Good News Or Bad?…

So Sofia and I were at a local nursery this weekend to get a butterfly bush for Mom’s birthday. Over the last few years I’ve heard over and over (not only from potters) that the cheap imported pots, big pots and little ones too, that nurseries and places like Garden Ridge sell are so inexpensive that US potters couldn’t possibly compete. I believed this implicitly and still do believe it but I honestly never really went around looking at the prices. So we were at the nursery (I wish I had my camera with me) and amongst the peonies which were on low tables the top of a large jar poked it’s head out… it was probably 40 – 45 inches tall, relatively narrow, had 4 very crudely formed loops around the rim, and was glazed with a glossy bluish glaze. I reached down to see what they were charging with my prejudgment about cheap imports in the back of my head, thinking 150 – 200 dollars maybe… but what do I know?, like I said I usually don’t pay attention and it was 1000.00… actually 999.99. I thought this was wrong and asked a woman that worked at the nursery and she said “yes, that’s right, it’s Vietnamese”. I said I was surprised and she said “oh, I’ve heard the clay they use is glorious”. I thought wow, glorious? So, good news or bad? This was not a corporate run nursery, it was a local one and they had similar pots scattered throughout the place. Are there really that many people paying a grand for a mediocre pot to put in their garden? I’ve got nothing but questions. Anyway, we came home and planted the butterfly bush and some Korean avocado squash (I hear their squash is glorious) in the front yard… hopefully the squirrels will leave them alone, wishful thinking I know. Here’s another drawing and another bowl…

sofiadrawing
yellow bowl

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7 Responses to “Good News Or Bad?…”

  1. gary Says:

    The nursery should do as it wishes, but man oh MAN couldn’t they stock local stuff??????? Pisses me off every day.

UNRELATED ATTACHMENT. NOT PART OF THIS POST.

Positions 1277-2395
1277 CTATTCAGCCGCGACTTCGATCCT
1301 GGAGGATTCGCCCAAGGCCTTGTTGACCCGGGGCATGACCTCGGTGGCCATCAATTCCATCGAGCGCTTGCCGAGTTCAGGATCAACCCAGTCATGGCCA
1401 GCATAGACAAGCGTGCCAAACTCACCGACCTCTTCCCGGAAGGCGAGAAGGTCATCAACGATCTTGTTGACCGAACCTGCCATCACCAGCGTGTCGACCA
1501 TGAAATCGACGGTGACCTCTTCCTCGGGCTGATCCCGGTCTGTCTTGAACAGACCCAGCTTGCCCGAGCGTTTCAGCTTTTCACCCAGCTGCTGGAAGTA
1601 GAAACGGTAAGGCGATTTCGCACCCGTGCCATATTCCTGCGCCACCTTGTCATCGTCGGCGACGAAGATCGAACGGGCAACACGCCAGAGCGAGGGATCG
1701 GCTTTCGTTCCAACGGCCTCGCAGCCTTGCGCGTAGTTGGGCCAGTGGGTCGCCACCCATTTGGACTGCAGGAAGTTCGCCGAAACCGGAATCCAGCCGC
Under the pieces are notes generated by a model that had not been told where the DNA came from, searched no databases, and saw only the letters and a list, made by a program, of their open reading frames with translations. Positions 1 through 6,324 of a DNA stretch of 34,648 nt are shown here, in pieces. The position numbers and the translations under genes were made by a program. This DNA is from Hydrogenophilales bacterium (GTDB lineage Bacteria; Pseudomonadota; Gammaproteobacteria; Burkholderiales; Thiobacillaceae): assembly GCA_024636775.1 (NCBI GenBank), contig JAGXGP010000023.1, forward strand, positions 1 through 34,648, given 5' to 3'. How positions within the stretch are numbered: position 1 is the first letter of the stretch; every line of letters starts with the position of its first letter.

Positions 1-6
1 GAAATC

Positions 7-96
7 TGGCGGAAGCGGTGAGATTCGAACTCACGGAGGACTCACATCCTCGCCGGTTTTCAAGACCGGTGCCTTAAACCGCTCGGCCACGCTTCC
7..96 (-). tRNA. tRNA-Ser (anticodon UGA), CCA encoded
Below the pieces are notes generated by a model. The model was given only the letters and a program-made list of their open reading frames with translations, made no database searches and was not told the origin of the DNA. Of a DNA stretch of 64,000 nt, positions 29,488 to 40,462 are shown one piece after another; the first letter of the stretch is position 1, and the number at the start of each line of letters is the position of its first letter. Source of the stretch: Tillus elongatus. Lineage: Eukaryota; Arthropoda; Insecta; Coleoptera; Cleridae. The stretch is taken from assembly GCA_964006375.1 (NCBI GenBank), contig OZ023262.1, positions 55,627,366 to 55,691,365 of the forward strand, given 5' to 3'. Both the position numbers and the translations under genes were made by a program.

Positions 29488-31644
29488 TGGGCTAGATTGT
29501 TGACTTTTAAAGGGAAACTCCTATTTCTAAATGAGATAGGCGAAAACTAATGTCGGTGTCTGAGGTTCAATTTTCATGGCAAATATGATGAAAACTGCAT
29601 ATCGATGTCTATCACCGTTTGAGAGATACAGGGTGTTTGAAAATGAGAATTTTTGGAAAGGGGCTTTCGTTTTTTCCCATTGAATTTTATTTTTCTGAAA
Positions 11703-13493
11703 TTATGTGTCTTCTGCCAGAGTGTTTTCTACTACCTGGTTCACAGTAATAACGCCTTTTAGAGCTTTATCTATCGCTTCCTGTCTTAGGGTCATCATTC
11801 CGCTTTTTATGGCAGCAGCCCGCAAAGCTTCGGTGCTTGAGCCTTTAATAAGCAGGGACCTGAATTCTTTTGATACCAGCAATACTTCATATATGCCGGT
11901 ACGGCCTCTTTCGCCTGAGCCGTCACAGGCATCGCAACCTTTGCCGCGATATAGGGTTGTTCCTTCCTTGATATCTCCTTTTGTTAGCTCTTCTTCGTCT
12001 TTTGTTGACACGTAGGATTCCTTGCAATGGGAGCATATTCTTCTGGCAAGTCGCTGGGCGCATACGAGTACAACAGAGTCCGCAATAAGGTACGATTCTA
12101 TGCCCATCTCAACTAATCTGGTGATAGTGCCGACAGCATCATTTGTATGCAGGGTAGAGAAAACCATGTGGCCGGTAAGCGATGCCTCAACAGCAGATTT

Your kid is STILL hilarious. Did she draw a picture of you with bunny ears?

  2. Michele Says:

    What a talent your Sofia is. Glorious bowls, too. And I wonder who the middle-man is between the Viatnemese potter and the greenhouse is?

    Michele

  3. Michael Kline Says:

    Glory Be! That price is surprising, but since we don’t have a picture of the “glorious” pot, it’s hard to form a conclusion on it’s merit. I would have to say that with the prices of most of the planters I see at the grocery stores and nurseries, it’s hard for a potter to compete with. I just saw some nice videos of my favorite flower pot maker, Guy Wolff on you tube the other day. Here is one.

  4. Gordo Says:

    $10 says the potter that made the $1000 pot makes the same as the one who makes the $5 ones.

    Local pots are not only better karmically, but ecologically. They don’t have to be shipped halfway around the world.

  5. Judy Shreve Says:

    I had a (potter) friend visit Vietnam a few years ago. She was very impressed with the potteries. She brought me back a ‘glorious’ tea service – teapot, cups, tray, sugar & creamer that she bought for 25 cents from the pottery.

    The middle man selling to that nursery is making a killing . . . even paying for his flights & shipping. WOW. And why don’t these local businesses support local artists?

    Miss Sofia is such a doodle-bug. I love her antic filled pictures. And that yellow on those bowls — glorious!

  6. Meredith Says:

    I would bet the potter is making very little of that cash-
    Things sure do change when the last time I bought 3 planters that were made in Korea they cost me about 15 bucks for the lot.
    Small med and large. I still use and love them And I know that potter made about 25 cents off them…..
    Let’s hope the future Sofias’ continue to suppot the arts.
    Ask her to make a mug that sends email and we will all have it made!

  7. cynthia Says:

    Hmmm interesting post – people ask me all the time if I would make large planters, but I normally redirect them to Home Depot or Costco – I would have to charge too much and couldn’t compete.

    But, another aspect of this is that I don’t necessarily want to make large garden planters either – but for $999-, some other potter might.

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